Lymphatic / Immune System – our body’s defense system against infectious pathogenic viruses, bacteria, and fungi as well as parasitic animals and protists. The immune system works to keep these harmful agents out of the body and attacks those that manage to enter. The lymphatic system is a system of capillaries, vessels, nodes and other organs that transport a fluid called lymph from the tissues as it returns to the bloodstream. The lymphatic tissue of these organs filters and cleans the lymph of any debris, abnormal cells, or pathogens. The lymphatic system also transports fatty acids from the intestines to the circulatory system.

Reproductive System –

The female reproductive system includes the ovaries, fallopian tubes, uterus, vagina, vulva, mammary glands and breasts. These organs are involved in the production and transportation of gametes and the production of sex hormones. The female reproductive system also facilitates the fertilization of ova by sperm and supports the development of offspring during pregnancy and infancy.

The male reproductive system includes the scrotum, testes, spermatic ducts, sex glands, and penis. These organs work together to produce sperm, the male gamete, and the other components of semen. These organs also work together to deliver semen out of the body and into the vagina where it can fertilize egg cells to produce offspring.

Next week we will explore the integumentary system in depth. I will share a few demonstration activities as well as an inquiry science activity that tests our sense of touch, or somatosenation. You won’t want to miss it!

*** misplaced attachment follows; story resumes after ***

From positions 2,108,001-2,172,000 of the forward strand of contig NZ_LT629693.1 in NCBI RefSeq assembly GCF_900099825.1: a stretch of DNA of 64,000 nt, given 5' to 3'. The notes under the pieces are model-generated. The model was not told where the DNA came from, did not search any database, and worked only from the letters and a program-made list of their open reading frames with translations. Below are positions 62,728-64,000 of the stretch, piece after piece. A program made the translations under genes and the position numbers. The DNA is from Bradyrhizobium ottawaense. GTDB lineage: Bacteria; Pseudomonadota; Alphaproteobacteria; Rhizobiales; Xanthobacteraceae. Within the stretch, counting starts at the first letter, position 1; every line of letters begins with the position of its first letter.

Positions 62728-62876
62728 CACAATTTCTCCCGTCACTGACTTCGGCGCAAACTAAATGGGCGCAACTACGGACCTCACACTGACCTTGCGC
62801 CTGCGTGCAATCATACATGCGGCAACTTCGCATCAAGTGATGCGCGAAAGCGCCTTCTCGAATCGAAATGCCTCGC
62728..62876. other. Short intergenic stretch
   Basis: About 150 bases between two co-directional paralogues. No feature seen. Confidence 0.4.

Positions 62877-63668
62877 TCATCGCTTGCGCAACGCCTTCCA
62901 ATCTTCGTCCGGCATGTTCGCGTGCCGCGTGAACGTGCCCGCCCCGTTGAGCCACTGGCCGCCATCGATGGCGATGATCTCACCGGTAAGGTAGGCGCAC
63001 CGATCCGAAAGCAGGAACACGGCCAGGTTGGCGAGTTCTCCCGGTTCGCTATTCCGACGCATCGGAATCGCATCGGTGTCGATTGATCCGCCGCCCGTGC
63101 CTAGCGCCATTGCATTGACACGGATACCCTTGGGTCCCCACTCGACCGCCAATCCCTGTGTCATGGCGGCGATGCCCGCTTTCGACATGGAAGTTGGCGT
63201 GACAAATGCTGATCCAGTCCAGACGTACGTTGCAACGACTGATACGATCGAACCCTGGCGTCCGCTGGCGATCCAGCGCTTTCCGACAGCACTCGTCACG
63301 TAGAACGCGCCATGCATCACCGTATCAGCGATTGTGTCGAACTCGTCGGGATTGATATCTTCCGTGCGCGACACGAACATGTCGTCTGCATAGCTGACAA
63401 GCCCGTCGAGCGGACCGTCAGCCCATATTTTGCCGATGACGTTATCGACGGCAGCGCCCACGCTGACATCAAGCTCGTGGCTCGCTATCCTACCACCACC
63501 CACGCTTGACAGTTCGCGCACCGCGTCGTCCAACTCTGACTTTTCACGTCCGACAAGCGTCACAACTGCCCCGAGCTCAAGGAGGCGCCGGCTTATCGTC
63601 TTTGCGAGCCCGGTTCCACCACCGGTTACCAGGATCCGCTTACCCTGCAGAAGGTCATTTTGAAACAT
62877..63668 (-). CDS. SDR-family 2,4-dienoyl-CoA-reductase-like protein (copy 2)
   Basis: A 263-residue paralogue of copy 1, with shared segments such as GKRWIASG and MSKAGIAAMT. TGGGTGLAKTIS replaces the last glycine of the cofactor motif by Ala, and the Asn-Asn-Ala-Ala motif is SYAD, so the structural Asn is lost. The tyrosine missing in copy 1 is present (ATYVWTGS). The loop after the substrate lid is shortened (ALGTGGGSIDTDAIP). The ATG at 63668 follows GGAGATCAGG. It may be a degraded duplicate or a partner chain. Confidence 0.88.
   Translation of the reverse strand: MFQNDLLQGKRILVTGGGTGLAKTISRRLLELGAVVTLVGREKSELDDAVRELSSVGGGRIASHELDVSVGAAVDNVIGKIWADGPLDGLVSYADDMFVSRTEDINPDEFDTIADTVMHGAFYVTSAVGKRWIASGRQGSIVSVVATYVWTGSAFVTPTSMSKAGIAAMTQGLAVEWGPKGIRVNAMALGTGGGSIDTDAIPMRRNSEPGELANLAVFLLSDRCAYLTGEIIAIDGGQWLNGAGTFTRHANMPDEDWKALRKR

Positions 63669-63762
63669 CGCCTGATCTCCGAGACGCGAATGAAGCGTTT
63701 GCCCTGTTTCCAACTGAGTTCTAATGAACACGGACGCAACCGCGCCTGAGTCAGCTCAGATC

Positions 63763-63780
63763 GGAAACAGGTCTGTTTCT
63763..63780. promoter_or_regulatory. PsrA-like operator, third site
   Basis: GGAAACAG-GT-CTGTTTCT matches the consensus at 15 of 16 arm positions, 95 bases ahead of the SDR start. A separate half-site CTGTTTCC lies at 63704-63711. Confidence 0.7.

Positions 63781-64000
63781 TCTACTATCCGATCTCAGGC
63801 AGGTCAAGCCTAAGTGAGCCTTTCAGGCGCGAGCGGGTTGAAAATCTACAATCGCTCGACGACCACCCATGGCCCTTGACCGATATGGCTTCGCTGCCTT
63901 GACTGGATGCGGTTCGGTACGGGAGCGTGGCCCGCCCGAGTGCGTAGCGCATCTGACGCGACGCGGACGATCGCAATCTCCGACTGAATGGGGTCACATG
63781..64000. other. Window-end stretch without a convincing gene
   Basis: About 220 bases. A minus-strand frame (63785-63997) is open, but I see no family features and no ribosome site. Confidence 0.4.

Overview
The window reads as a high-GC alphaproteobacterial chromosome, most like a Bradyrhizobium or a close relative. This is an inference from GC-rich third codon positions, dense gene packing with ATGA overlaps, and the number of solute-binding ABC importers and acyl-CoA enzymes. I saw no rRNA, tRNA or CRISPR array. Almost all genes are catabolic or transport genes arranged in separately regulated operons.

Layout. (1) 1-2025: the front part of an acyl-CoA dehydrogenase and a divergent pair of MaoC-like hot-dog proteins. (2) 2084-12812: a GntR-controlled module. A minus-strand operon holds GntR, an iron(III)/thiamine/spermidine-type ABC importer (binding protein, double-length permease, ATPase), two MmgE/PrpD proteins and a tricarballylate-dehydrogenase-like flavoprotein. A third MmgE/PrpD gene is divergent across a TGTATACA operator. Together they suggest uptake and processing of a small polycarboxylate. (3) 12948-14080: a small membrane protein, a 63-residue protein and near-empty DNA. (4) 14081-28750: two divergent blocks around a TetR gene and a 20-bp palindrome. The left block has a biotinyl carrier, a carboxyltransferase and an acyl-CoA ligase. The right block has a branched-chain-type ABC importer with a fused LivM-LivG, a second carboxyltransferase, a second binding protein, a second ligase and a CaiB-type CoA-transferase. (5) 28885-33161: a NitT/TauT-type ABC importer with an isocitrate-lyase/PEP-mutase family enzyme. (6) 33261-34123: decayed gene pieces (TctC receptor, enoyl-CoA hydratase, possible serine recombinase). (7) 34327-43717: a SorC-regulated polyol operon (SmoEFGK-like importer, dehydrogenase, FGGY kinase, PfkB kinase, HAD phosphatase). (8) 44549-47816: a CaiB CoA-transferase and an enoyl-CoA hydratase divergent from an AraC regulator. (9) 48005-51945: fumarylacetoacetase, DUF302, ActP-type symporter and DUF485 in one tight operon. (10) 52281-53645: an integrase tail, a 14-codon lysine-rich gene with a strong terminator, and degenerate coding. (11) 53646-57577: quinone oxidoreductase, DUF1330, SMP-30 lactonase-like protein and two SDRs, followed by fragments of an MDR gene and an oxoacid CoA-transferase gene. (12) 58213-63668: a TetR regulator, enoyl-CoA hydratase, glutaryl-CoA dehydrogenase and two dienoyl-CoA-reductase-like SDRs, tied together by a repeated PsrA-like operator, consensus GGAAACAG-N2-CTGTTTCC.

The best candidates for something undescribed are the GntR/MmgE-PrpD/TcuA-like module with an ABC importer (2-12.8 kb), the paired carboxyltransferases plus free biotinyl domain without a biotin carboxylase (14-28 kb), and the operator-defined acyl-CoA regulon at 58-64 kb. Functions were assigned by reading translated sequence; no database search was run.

Birth & Midwifery

For the past few years, my kiddos have been interested in the birth process due in part to the fact that one of my best friends, Aubrey Anselmo, is a Birth Doula and Midwife Apprentice.  Whenever we get together, the conversation at some point always turns to birth and pregnancy.  I love to listen to her share the stories of the home births she has had an opportunity to take part. 

When I was pregnant with my first, I wanted an at home, water birth.  My husband, on the other hand, was adamantly opposed.  He is a healthcare professional … so it comes as no surprise.  Unfortunately, at the time, I didn’t know a doula or midwife … had not known anyone who had had a home birth … and was thereby unable to persuade him otherwise. 

I won’t go into detail here with my birth story, but I will say that it was traumatic and life threatening to both me and my child.  I feel very strongly that had I had a doula or midwife by my side … particularly as this was my first – the problems that arose would not have.  My husband feels the same.  There were so many miscommunications … so many errors on the part of the hospital staff.  As a result of this experience – I have longed for closure.  For healing.  I think that is why I am so keen to listen to the stories that Aubrey shares.

 As she talks, my munchkins inevitably always have questions and I’ve come to discover – due to my own childbirth experiences – my daughter, specifically, has developed a sense of fear.  “I don’t want to have kids, Mom.  I’m scared; I know it will hurt!”    I thereby knew some education was in order … and if my kiddos were interested, so too, were others.

Thus …. yesterday afternoon, I opened up my home to my Aubrey and Tiffany Sutphin of Beautiful Blessings Midwifery and the families of my Roots & Shoots club.  My goal simply to allow the children an opportunity to ask questions in the hope that their fears and misconceptions would diminish.   Aubrey and Tiffany opened up the discussion by first playing a video for us …

From there, the kids gradually felt more comfortable talking and inquiring about the birth process.  As usual, they take time to digest information … so I look forward to the future discussions we will undoubtedly have.  This morning, in fact, as I was typing up this post, MeiLi and I watched a childbirth video that celebrated the miracle of childbirth.  Though I am not able to have another child, a choice I made after my second was born – I look forward to a more natural birth process when I become a grandmother.